What kind of writer are you? Are you the sort who writes a meticulous outline that tips into the five digits or the type who sits down in front of a blank sheet of paper and lets the words pour out of you like a runaway train? Did you know there are specific terms for this kind of writing? Writers will come up with words for anything, I swear. Plotters are the first type of writer. They like to have detailed outlines that tell them exactly where their story is going. Pantsers are the other type of writer, which is kind of a weird name, but the term was coined by Stephen King (a famous pantser) to describe writing by the seat of your pants. Cute, eh? There is no right or wrong way to write your book, and I’m going to repeat this so many times. The right way is the way that works for you.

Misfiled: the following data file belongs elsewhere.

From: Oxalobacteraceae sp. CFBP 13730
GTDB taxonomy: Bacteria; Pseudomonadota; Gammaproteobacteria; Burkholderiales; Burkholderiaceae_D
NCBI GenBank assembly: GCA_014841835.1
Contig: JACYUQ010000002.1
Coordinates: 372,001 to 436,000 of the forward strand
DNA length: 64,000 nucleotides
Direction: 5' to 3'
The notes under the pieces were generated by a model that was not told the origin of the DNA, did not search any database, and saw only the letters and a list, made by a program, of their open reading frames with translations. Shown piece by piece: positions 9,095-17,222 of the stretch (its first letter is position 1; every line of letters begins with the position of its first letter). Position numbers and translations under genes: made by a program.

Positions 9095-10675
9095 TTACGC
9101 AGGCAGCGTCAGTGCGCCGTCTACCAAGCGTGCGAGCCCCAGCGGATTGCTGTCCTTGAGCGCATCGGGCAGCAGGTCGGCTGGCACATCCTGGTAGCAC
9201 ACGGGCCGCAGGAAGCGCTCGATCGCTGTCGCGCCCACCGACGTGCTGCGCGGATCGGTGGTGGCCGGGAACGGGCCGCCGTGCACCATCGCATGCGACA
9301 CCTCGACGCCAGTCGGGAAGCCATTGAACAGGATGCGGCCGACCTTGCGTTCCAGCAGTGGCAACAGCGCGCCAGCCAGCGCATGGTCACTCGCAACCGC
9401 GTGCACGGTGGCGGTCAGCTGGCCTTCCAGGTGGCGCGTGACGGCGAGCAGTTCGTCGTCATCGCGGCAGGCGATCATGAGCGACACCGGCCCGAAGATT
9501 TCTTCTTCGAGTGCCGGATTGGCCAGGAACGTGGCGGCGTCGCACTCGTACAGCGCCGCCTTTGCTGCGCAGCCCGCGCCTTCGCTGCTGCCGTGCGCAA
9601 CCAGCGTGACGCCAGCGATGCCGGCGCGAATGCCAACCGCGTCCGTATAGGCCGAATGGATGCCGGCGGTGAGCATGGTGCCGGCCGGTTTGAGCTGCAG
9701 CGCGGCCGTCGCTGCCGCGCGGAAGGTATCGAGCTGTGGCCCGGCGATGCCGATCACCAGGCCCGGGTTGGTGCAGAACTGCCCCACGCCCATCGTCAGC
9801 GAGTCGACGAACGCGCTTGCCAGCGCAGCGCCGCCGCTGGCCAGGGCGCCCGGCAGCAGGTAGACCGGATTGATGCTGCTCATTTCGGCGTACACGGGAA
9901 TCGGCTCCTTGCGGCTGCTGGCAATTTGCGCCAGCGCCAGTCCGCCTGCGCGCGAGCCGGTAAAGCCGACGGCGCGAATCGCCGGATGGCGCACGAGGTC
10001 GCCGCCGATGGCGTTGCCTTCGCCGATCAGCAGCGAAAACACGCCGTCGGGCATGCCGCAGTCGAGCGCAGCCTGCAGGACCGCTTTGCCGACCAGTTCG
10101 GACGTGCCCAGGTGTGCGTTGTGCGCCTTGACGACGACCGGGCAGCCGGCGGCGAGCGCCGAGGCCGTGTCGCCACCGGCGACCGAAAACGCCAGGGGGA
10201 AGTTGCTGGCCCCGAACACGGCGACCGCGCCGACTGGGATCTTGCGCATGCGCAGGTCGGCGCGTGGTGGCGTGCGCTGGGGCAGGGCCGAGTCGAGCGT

Dystopian fiction is one of the darker subgenres of science fiction and fantasy. It takes us into dark, foreboding worlds, where oppression and bleak landscapes are the norm. Books like 1984 by George Orwell, The Hunger Games by Suzanne Collins, and Brave New World by Aldous Huxley have become classics that shine a light on political corruption, environmental disaster, and societal collapse.Why do we love these stories? Maybe it's because dystopian fiction allows us to explore worst-case scenarios, to grapple with the idea that the world we know and love could be lost forever. It's a way for us to confront our fears and anxieties about the future, to see what could happen if we continue down a certain path.